Everybody’s heard of self-driving cars and how they can supposedly help to minimize traffic problems, save on fuel and improve safety, but a new startup is taking the concept a little bit further in the form of self-driving trucks.
A group of 40 former Apple, Cruise Automation, Google and Tesla employees have ganged together to create “Otto”, a new San Francisco-based startup that aims to transform commercial trucks into self-driven freight haulers, reports The Verge. Well known faces at the company include former Google Maps boss Lior Ron, and ex-Google self-driving car engineer Anthony Levandowski.
Otto doesn't want to build its own trucks. Instead, it wants to make “hardware kits” that can be installed in existing trucks to transform them into driverless vehicles. Except the trucks (at least for now) would still have a driver, because Otto is focusing on highways only – which of course, account for the vast majority of any truck’s route. Automated driving on highways is a lot easier than navigating through towns and cities, which is where the human drivers would take over. At present, Otto is still testing its hardware kits on a Volvo VNL 780 truck, but will soon start trials with other kinds of trucks, including Class 8 trucks, which are the largest and heaviest in the U.S.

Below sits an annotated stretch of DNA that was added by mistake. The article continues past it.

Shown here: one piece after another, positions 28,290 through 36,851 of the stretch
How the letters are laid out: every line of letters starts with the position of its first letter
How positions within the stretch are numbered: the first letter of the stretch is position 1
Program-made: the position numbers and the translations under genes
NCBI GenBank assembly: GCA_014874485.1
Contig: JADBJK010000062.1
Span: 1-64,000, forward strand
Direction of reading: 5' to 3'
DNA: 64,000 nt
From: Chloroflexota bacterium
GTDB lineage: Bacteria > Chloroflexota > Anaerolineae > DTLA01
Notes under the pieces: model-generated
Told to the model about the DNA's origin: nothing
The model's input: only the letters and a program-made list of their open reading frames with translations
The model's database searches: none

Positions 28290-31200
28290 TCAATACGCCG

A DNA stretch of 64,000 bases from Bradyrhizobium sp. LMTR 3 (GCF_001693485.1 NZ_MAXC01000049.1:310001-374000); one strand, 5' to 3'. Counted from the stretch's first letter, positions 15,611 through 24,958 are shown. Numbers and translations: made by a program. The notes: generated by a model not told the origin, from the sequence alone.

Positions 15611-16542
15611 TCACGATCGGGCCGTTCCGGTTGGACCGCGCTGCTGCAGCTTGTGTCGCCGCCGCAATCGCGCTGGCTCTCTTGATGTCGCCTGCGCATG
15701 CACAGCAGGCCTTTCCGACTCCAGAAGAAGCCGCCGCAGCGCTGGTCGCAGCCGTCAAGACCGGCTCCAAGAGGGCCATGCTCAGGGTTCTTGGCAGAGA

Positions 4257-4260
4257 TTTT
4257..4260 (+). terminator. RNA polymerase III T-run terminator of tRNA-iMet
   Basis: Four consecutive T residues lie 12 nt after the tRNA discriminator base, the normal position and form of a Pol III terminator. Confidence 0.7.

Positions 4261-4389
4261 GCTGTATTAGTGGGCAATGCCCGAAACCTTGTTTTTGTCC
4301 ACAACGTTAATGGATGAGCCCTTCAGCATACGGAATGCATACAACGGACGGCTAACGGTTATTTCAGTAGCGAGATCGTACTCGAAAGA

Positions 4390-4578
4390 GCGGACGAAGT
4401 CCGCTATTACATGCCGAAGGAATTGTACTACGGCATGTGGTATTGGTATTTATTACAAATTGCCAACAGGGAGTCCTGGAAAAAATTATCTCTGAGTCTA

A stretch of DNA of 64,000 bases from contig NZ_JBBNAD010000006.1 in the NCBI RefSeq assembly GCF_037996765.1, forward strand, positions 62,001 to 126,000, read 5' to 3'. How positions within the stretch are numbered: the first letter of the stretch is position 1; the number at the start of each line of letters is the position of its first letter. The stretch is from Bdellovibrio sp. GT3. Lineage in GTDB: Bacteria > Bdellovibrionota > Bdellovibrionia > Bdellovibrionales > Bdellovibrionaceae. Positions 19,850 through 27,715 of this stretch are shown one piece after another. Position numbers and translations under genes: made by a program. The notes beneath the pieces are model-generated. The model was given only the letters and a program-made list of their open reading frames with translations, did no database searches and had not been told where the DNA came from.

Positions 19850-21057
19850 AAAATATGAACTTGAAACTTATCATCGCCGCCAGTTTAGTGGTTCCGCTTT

Otto has no timeline or price tag for its commercial product yet, partly because the regulatory environment is unclear on the legalities of driverless trucks. Levandowski told The Verge that there doesn’t actually appear to be any law that bans self-driving vehicles from driving on the roads, so long as a human remains in the driver’s seat.
One of the obvious benefits of Otto’s product is it may help trucker firms to keep their vehicles on the road for longer, thus generating more profits. Currently, human drivers are limited by the number of hours they can stay on the road each day, but if an Otto-powered truck can automatically drive the vehicle for several hours a day, it opens up the possibility that trucks could be kept on the road for much longer, assuming regulators agree with it.